For the first time since Dec. 28th, 1995, the Wisconsin Badgers broke the century mark on a basketball court.
The Badgers shot 62.1% from the floor and hit 12-of-20 from beyond the arc en-route to a 103-85 win over Big Sky contender North Dakota.
Wisconsin has a reputation in basketball circles. They’re slow. They don’t score a lot of points. They drain the shot clock. For lack of a better word, they’re boring! That wasn’t the case on Tuesday, as Wisconsin matched North Dakota fast break for fast break.
The star of the night was Frank Kaminsky, who shot 16-for-18 from the floor, 6-for-6 from three and hit 5-of-6 from the free throw line en route to a Wisconsin record of 43 points. It’s obviously a career-high for Kaminsky, who had 26 points in three games this season and who entered the game with 133 points in his Wisconsin career.
I know, right?
Just to provide some context for how ridiculous this scoring outburst from Wisconsin is, some numbers:
Kaminsky is a junior. Three times since he’s been at Wisconsin, the Badgers have failed to score more than 43 points in a game. 11 times during that stretch, Kaminsky’s 43 points would have beaten the team they were playing.
Wisconsin had about 72 possessions against North Dakota. They averaged less than 62 a season ago. Northwestern led the nation averaged a little more than 73 possessions.
The last time Wisconsin won a game where they had 74 possessions in regulation? Dec. 9th, 2007, in a win over Marquette. The final score of that game was 70-66.
Kaminsky’s career-high had been the 19 points he scored in a win over Illinois last season.
Kaminsky’s 43 points are the most scored in a game this season at the Division I level. Jack Taylor of Grinnell, a Division III school, had 109 points in a game this weekend. What Kaminsky did against a real opponent is infinitely more impressive.
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The 6-foot-3 guard averaged 10.3 points per game, while shooting 42 percent from three, as a freshman. He, along with Malcolm Hill and Michael Thorne Jr., is one of three returning players who averaged double figures last season.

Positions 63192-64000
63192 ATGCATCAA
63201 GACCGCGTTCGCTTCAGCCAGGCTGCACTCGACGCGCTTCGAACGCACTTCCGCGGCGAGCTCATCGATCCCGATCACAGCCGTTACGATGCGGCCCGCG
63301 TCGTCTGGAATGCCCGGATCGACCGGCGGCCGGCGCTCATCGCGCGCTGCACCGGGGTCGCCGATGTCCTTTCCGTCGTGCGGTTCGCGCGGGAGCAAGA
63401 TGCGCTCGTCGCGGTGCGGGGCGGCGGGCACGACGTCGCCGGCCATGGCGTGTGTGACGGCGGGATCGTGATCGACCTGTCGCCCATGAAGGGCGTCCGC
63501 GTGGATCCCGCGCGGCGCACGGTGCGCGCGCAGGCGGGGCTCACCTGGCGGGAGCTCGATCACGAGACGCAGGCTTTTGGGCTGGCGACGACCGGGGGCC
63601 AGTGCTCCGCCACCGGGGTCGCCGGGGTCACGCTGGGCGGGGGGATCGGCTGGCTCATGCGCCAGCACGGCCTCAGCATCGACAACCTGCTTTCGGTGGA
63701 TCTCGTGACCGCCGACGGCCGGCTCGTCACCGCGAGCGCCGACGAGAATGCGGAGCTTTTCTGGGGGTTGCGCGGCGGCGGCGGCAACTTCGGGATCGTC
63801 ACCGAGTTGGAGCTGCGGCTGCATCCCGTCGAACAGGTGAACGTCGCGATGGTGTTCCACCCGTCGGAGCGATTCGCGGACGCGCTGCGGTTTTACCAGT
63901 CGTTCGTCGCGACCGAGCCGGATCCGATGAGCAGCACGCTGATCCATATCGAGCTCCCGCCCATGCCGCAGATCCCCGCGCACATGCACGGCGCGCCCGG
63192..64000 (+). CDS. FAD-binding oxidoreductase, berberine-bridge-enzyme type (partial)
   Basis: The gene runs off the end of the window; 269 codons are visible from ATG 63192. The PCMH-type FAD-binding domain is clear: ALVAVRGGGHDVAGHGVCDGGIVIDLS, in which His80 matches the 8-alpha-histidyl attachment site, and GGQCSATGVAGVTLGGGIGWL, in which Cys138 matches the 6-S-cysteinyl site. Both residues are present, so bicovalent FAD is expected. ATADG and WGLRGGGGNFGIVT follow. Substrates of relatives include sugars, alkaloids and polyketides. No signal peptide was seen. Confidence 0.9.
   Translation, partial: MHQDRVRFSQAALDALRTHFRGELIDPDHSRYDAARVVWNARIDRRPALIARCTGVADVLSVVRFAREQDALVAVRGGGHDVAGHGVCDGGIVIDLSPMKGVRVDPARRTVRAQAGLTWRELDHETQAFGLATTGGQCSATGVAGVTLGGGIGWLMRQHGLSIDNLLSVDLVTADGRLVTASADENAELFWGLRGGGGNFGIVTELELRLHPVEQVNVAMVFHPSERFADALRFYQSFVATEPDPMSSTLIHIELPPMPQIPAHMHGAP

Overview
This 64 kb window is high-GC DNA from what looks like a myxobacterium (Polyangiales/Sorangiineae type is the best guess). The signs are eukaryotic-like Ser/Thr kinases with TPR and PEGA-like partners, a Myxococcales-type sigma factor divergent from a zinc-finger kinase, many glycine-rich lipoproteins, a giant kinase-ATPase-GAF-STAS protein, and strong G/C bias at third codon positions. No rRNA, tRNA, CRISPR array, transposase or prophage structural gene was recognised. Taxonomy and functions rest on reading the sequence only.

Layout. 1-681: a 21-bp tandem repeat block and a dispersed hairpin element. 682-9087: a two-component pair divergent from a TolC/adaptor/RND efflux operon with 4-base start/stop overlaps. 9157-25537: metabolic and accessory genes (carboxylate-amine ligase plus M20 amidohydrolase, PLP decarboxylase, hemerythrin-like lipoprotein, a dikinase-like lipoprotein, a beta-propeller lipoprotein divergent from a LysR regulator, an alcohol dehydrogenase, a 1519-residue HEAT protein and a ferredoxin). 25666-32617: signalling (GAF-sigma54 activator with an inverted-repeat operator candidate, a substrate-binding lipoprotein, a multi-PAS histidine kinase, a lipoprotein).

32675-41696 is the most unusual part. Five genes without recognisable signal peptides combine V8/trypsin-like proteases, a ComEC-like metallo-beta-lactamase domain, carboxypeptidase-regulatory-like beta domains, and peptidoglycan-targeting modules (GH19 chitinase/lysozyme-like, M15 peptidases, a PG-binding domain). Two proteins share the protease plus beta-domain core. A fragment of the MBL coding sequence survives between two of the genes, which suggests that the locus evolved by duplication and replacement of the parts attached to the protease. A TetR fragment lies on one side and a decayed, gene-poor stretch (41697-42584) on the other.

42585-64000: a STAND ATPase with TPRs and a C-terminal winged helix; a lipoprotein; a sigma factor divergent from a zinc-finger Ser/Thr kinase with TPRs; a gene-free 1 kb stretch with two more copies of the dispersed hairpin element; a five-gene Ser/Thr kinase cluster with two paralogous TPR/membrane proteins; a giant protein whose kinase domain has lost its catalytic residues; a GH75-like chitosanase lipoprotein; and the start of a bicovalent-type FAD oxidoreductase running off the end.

This could prove to be a make-or-break year for John Groce, who enters his fifth season at the helm. He guided the Illini to an NCAA Tournament in his first season, but hasn’t been back since.
The key for the Illini is health. Abrams gives them experience and leadership, but it won’t be a surprise if there’s some rust in his game after spending the past two seasons on the sideline. Having a healthy Coleman-Lands will help stabilize the backcourt, while Hill, an all-conference caliber forward, and Thorne anchor the frontcourt.
Like Alkins, Jones was a sought-after scorer. The 6-foot-4 two-guard was rated No. 69 overall in the Class of 2016 by Rivals. He picked Indiana over offers from Cal, Cincinnati, Georgetown and more than a dozen other high-major programs.
Jeter, the 6-foot-10, played in a reserve role as a freshman, averaging 1.9 points and 1.9 rebounds per game last season. He will be part of a loaded frontline that includes heralded freshmen Harry Giles and Marques Bolden, as well as redshirt senior Amile Jefferson, who returns to the lineup following a foot injury.